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Expanding the Leadership Container: Increasing CEOs' Capacity for Success — March 2024

The pace of change is only going to increase. If you are not willing to be a lifelong learner, you will not perform for your stakeholders.

A CEO leader

There is no job with quite the step-up as that of CEO. Leader after leader in the position reiterate that there was just no way to be fully prepared. Even if a mandate seems perfectly clear, the means of accomplishing it today are usually not, especially in these highly unpredictable working environments of excessive disruption and confounding complexity. So, it is hardly a surprise that over the four years that we have been publishing CEO Insights, we have seen a remarkable expansion of the role--both in terms of greatly increased expectations from a wider group of stakeholders and a remarkable change in the essential capacities required to get the job done well. What used to make a good CEO is still important, but it is not enough. Now, these leaders know that they must keep evolving throughout their tenures if they are to have a chance at bringing their organizations to the levels of both performance and transformation desired. 

The big questions for active CEOs and those who are anticipating stepping into the top job (and boards looking for those candidates for succession) are twofold: What are leaders finding they need to lean into and to develop further as sitting CEOs, and how can they accomplish this, all while leading the world’s massive enterprises?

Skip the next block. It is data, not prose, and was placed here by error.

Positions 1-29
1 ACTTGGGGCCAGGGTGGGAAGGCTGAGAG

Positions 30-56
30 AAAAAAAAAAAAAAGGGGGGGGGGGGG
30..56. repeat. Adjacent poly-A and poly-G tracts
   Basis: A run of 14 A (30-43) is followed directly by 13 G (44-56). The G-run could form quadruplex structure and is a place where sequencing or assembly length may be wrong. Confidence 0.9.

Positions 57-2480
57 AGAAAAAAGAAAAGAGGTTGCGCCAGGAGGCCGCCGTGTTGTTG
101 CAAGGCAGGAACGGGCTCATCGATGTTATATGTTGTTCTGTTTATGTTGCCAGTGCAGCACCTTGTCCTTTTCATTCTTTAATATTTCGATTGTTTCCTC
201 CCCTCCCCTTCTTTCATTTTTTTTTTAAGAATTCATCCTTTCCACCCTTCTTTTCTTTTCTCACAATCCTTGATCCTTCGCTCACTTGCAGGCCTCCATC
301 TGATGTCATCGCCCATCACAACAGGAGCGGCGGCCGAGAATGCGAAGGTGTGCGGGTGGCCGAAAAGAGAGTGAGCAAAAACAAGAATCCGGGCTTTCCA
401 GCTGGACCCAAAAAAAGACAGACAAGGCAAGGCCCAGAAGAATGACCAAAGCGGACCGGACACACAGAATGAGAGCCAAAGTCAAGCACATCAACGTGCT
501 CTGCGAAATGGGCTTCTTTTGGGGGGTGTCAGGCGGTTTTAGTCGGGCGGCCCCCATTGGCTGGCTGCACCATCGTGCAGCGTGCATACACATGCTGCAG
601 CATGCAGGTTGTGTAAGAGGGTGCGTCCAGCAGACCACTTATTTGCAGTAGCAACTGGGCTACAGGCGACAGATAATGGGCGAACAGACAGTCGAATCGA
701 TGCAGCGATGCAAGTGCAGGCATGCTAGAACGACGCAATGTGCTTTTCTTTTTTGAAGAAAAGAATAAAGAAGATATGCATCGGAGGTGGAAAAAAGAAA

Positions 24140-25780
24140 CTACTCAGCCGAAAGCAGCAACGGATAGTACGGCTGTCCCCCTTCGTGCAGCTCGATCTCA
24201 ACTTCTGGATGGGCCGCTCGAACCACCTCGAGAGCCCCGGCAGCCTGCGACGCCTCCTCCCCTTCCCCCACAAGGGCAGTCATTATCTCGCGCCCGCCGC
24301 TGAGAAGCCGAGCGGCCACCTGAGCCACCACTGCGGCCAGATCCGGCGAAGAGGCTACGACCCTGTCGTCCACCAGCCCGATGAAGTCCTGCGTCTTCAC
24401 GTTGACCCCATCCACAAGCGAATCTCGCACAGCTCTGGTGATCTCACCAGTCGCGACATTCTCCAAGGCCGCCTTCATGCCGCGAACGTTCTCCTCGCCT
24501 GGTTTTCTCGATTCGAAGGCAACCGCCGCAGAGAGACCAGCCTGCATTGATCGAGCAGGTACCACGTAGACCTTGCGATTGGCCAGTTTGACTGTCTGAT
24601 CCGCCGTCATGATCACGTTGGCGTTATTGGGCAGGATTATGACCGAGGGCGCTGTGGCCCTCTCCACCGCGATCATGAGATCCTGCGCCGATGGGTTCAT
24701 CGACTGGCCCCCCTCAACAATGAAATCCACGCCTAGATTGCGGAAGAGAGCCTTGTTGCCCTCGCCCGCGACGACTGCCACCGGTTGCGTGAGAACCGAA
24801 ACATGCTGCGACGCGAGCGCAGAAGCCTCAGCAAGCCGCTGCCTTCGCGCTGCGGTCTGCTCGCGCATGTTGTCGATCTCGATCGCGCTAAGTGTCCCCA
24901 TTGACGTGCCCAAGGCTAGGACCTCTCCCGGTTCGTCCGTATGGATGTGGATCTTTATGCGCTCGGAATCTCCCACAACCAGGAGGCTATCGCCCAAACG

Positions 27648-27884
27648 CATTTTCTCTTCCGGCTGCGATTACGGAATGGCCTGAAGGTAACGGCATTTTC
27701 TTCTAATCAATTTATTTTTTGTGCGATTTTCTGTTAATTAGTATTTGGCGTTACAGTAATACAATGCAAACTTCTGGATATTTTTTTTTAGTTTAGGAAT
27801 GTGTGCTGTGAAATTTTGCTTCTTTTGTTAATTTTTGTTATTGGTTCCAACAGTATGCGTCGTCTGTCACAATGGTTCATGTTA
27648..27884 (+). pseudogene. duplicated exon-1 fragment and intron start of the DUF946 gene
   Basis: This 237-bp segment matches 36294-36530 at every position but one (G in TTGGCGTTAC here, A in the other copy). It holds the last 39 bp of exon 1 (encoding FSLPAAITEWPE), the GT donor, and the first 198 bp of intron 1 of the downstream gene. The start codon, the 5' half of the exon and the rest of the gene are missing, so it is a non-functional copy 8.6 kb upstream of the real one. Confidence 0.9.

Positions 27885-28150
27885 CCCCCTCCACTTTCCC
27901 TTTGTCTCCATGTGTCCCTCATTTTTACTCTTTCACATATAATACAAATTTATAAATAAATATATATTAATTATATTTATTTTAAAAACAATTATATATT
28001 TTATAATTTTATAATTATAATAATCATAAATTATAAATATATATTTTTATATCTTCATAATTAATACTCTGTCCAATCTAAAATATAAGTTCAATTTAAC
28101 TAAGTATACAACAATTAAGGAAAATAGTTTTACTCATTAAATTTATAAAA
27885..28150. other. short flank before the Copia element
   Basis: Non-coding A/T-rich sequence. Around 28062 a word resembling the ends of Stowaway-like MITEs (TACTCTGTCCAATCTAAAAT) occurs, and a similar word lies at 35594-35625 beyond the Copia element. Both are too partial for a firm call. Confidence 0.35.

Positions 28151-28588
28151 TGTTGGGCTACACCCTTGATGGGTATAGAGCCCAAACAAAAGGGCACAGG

The Need for More Capacity 

We regularly survey CEOs and meet in forums, at dinners, and in workshops to discuss these very questions. On the big points, the answers are amazingly consistent and complimentary, even across sectors and company type. What is clear is that today it is not enough to come into the job with proven capability on the important competencies alone: influencing and collaboration, team leadership, change-making/innovation drive, and customer orientation, for example.  Now, to lead successfully through the rampant uncertainty of the present and future, CEOs need more; they need an expanded leadership mindset to create the space and stimulate the growth their organizations require. A leader’s capacity is based on the structure of his/her thinking or their mindset—not what they think but rather how they think about it. The reality is that all the tools in the world will not permit change if one’s mindset does not support that change. 

Integrating More Vertical Development 

In the past, leadership programs have centered primarily on horizontal development and therefore on adding to the relevant knowledge, skills, and competencies which sharpen what CEOs know and what they do. This way of supporting CEOs has served well for a long time and continues to. Still, as the world is becoming increasingly less predictable and more complex, increased attention to the vertical development of leaders’ underlying thinking structures has come to matter more. 

Vertical development refers to advancement in a person’s thinking and therefore aims to influence how leaders conceive ideas and how they understand the world. So, in addition to considering which competencies best fill a leaders’ being or their container, we now need to keep developing and strengthening the container itself--to better understand how it is currently structured, how much it is holding; moreover, how it can expand to hold more (or build capacity). 

When CEOs can integrate this mindset development and grow in both horizontal and vertical directions, they become greater versions of their current selves, and they find themselves better equipped to lead impactfully through emerging, often challenging, situations and into future. 

Today’s Most Essential Leadership Capacities 

CEOs are finding that three capacities have become essential as the most promising enablers for the growth they are seeking. (There are others, certainly, and some jobs may require more of one than another but these three are constantly coming up as most important.)